Page created on March 23, 2019. Not updated since.
Biological value of fever
High temperature slows or stops the proliferation of some bacteria, but the main biological value of fever lies in how the immune system is enhanced during it. Virtually all aspects of the immune system work better in an elevated core temperature; T-cell proliferation, immunoglobulin synthesis and phagocytosis and more are more efficient.
The biological value of fever is disputed; there are down-sides to a fever as well. Despite this the evidence points to that a moderate fever is beneficial and reduces the duration of infections and the duration of excretion of the pathogen. Here are some of the unfavourable consequences of fever:
- Potential development of hyperpyrexia
- Potential development of febrile convulsions in children
- The increased demand for cardiac output may cause decompensation in patients with heart failure
- Anorexia often occurs during fever – this combined with the increased metabolic rate may cause malnutrition
Febrile convulsions or seizures are seizures that occurs in children between six months and six years that have high fever. They usually resolve spontaneously after a few minutes, but if they don’t, they should be treated with anticonvulsives and antipyretics. It very rarely has permanent consequences; the risk of developing epilepsy is less than 10%, often much lower if the convulsions are simple (consciousness is not impaired) and not complex (consciousness is impaired).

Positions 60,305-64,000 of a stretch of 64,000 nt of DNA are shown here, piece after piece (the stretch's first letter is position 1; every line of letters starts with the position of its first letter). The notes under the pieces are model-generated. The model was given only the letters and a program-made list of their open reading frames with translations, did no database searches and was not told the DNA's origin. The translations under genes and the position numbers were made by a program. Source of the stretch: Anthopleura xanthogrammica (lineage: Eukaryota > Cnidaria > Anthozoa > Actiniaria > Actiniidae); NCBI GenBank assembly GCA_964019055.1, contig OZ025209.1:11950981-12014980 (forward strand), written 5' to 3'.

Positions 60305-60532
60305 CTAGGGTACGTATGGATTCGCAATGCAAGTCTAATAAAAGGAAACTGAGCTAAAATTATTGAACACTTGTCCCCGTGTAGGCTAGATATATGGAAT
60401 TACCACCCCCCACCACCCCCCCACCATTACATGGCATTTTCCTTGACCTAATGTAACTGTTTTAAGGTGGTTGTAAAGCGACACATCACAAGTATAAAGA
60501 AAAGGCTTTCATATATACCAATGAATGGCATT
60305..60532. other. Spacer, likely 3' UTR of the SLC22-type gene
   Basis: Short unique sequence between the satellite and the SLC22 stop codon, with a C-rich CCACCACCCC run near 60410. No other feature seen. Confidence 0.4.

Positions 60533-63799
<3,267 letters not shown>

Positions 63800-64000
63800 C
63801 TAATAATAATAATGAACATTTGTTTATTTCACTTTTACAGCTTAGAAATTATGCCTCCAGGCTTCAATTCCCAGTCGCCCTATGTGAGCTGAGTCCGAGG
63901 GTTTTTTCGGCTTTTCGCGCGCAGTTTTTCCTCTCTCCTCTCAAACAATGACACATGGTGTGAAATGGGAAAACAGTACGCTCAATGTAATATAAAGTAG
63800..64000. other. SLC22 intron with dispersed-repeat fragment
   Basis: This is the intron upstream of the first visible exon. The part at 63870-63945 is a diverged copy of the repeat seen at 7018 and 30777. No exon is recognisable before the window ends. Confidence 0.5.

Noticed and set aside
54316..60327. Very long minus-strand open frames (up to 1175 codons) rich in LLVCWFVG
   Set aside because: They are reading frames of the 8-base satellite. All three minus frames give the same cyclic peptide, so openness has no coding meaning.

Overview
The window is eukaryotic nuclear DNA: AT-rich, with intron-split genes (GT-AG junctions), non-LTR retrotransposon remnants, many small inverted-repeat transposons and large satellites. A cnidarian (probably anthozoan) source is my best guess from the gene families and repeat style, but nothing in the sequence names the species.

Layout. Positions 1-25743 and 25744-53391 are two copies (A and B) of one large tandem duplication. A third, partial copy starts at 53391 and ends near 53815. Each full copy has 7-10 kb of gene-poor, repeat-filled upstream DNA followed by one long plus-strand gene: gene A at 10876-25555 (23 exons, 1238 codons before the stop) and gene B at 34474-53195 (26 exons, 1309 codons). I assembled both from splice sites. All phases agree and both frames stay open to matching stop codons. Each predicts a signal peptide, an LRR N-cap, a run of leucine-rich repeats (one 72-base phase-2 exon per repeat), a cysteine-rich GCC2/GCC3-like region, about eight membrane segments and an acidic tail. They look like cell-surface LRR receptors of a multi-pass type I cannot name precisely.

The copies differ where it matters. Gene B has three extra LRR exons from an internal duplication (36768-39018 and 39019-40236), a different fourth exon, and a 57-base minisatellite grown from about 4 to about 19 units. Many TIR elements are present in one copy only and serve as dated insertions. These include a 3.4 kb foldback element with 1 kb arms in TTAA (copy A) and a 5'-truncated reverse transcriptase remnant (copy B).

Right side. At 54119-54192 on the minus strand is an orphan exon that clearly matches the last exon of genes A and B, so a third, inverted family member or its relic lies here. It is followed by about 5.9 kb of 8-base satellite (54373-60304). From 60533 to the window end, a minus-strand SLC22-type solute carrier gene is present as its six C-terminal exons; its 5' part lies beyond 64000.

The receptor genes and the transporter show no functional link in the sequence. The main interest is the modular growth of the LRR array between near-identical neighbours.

There is always the question whether taking antipyretics is a good thing or not. On one side it makes the patient feel better, but on the other side it may reduce some of the pathogen-fighting abilities of the body, potentially prolonging the infection. Taking antipyretics during an infection may prolong the infection by a few days, however in the opinion of the patient it may be better to feel slightly ill for 7 days rather than very ill for 5 days. This promotes spreading of the pathogen, however.
Sickness behaviour is a coordinated set of behavioural changes that develop in sick individuals. They usually accompany fever. Lethargy, depression, anxiety, malaise, anorexia, sleepiness and decreased concentration are normal. At least some of these contribute to limiting the movement of the person in order to conserve energy. Anorexia works against this but may reduce ingestion of iron, which is important for bacterial reproduction. Decreased food intake reduces defecation, which reduces the possibility to spread the pathogen. Sick people are also often confined to their beds and homes and therefore have lower probability to spread the pathogen to others.
Anapyrexia is the opposite of fever, where the hypothalamus shifts the set point temperature downwards, so the person feels hot and starts to lose heat to settle at a lower core temperature. It’s not a common occurrence but it’s what causes menopausal hot flushes.
A form of anapyrexia occurs during fasting. To slow down the metabolism will the hypothalamus slightly lower the set point.